Dr. Lesko: The moment I knew medicine was my calling

AMA Wire
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Physicians are privileged to see patients at their most vulnerable, to reshape lives and continually revitalize the nation’s health system. In a challenging practice environment, physicians remain driven by the power of healing and the indelible connections they form with patients and families.

The AMA Wire®When I Knew Medicine Was My Calling” series profiles a wide variety of doctors, offering a glimpse into the lives of the busy women and men navigating new courses in their careers and in American medicine. No matter their age, their specialty or their career stage, they were born to do this and they tell us why.

Share a moment with: Joshua Lesko, MD, U.S.  Navy flight surgeon, San Diego; delegate to the AMA Resident and Fellow Section; chair of the AMA RFS Legislative Advocacy Committee.                                                                                                      

I was born to: Blaze the trail.

The moment I knew medicine was my calling: In the summer before my senior year of high school, I shadowed an electrophysiological cardiologist. One day, I got to observe an open heart surgery. While standing at the head of the bed, I received a face mask full of blood. That was when I knew I wanted to be a doctor.

An experience from residency that confirmed my calling as a physician: Rotating through the trauma and medical ICUs as an emergency medicine doctor, you get exposed to all of the extremes that the human body can endure. In these cases, it often falls to the patient's loved ones to make the care decisions, and being there to help them make the best decisions for the patient is one of the most fulfilling aspects of being a doctor.

An experience from medical school that kept me going: The change from the preclinical years to the clinical is the breath of fresh air needed just when you feel like you are about to drown. It is so easy to lose yourself in the constant reading and studying that so define the first part of med school, but when you finally make it onto the wards and into the clinics and begin to apply everything you have been committing to memory, it  makes it all fall into place.

My source of inspiration: My biggest inspiration is, easily, my parents. They both are working professionals who have dedicated their lives to their respective fields and have been great examples of hard work paying off.  They never pressured me into medicine; they simply allowed me to push myself and then gave me the latitude to chart my own course from there.

My hope for the future of medicine: I want to see a future where doctors can care for their patients without fear of anyone else interfering with the relationship. Our entire profession has been hamstrung by regulations, requirements and restrictions from people who largely do not understand everything that medicine entails. We are by no means innocent, either. Too many doctors shy away from actively working on policy and legislation, and as a result, we have ended up where we are today. I would love doctors to be at every table where medical decisions are made.

The hardest moment in medicine and how I got past it: Honestly, the hardest part was facing the rejection of not getting into medical school the first time I applied. It was a big ego check, and I came out stronger for it, but I really had to re-evaluate my approach, my background, really everything about myself to make sure that this is what I wanted to do. The rest--studying for all of the exams, moving into clinical medicine first as a student and then as a doctor--all built upon each other. If you've done your research, none of it should come as a surprise. That first round of rejections, though, was definitely not in my original five-year plan.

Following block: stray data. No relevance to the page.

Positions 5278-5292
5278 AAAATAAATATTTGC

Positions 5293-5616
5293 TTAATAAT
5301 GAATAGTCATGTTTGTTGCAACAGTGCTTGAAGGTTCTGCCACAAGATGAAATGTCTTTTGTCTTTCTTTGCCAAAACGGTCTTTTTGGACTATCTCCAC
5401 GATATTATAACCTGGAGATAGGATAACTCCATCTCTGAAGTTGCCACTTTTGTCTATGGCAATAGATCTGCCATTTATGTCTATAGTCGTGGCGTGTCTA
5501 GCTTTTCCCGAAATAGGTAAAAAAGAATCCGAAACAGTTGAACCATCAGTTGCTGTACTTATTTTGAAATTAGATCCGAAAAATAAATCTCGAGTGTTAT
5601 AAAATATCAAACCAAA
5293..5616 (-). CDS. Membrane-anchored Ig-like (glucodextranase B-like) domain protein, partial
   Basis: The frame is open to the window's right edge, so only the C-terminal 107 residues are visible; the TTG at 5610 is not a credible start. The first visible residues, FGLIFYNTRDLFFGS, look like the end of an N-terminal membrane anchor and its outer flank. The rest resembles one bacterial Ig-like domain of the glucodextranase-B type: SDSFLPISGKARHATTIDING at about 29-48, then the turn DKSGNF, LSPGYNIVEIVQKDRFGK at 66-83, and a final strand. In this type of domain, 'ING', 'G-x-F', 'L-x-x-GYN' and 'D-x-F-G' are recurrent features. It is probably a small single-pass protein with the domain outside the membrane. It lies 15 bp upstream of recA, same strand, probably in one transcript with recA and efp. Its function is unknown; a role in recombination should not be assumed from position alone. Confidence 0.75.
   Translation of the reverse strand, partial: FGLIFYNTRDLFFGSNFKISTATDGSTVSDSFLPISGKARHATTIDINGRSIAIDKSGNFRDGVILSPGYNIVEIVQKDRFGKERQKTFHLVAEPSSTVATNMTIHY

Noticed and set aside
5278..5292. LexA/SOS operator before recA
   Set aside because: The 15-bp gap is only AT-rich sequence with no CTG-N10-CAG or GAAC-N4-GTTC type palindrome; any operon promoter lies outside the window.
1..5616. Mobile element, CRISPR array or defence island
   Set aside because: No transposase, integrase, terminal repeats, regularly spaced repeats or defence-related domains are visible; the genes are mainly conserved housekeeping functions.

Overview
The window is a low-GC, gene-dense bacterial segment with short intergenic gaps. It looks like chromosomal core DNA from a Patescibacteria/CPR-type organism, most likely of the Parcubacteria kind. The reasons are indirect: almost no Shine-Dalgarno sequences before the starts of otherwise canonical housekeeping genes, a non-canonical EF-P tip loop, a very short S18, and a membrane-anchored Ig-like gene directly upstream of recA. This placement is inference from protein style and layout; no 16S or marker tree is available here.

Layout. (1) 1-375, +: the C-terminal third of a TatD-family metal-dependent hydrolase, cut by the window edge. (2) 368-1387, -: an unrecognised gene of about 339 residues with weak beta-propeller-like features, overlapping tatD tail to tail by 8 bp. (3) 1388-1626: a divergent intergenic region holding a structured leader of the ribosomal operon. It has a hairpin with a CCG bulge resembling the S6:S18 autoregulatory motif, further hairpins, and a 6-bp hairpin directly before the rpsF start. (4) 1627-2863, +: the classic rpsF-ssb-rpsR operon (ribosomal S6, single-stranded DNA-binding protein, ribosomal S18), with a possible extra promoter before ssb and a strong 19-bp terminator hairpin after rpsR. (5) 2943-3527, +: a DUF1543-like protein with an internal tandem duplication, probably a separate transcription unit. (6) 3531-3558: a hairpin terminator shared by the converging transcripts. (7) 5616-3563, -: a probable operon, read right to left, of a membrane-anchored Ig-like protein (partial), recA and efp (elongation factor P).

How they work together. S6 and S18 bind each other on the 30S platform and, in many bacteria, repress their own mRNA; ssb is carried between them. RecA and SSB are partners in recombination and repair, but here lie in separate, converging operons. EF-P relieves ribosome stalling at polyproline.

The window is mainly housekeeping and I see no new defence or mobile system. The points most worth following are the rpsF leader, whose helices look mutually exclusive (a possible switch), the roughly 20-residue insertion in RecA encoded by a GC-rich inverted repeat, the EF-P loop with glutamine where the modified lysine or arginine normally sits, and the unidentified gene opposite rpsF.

Favorite experience working with the medical team:  As terrible as the circumstances surrounding the situation are, there is nothing quite like working a code or trauma alert with a well-functioning team. When everyone is in sync and knows their roles, the area immediately surrounding the patient is a calm, effective oasis in the chaos. Every call is different, and everyone has to be simultaneously able to react to whatever comes our way.

The most challenging aspects of caring for patients:  Everyone at some point will encounter a patient who is there trying to game the system, for any variety of goals, and it can be difficult to give them the same care as a patient who is in legitimate need.

The most rewarding aspect of caring for patients:  More so than being able to completely resolve a patient's complaint, oftentimes just being able to provide them with answers is enough to improve their situation. I have had a number of patients who have been bounced around seeking any sort of forward progress, and you can just see the look of relief in their eyes when they finally get an answer. When we can do something about it, so much the better, but it seems like the not knowing is worse.

The skills every physician should have but won’t be tested for on the board exam:  The ability to communicate with a patient on their level so they can understand and become an active participant in their care, is vital.

One question students should ask themselves before pursuing medicine: Why do I want to be a doctor?

A quick insight I would give students who are considering medicine:  The advice I give every medical student, every prospective applicant, is to find something outside of medicine that is just for you. It is so easy to lose yourself in being a doctor. Everyone needs a stress-relief valve of some form, and it is much better to have it when you start the process than try to discover it later on.

Song to describe my life in medicine: "The Road Goes Ever On."

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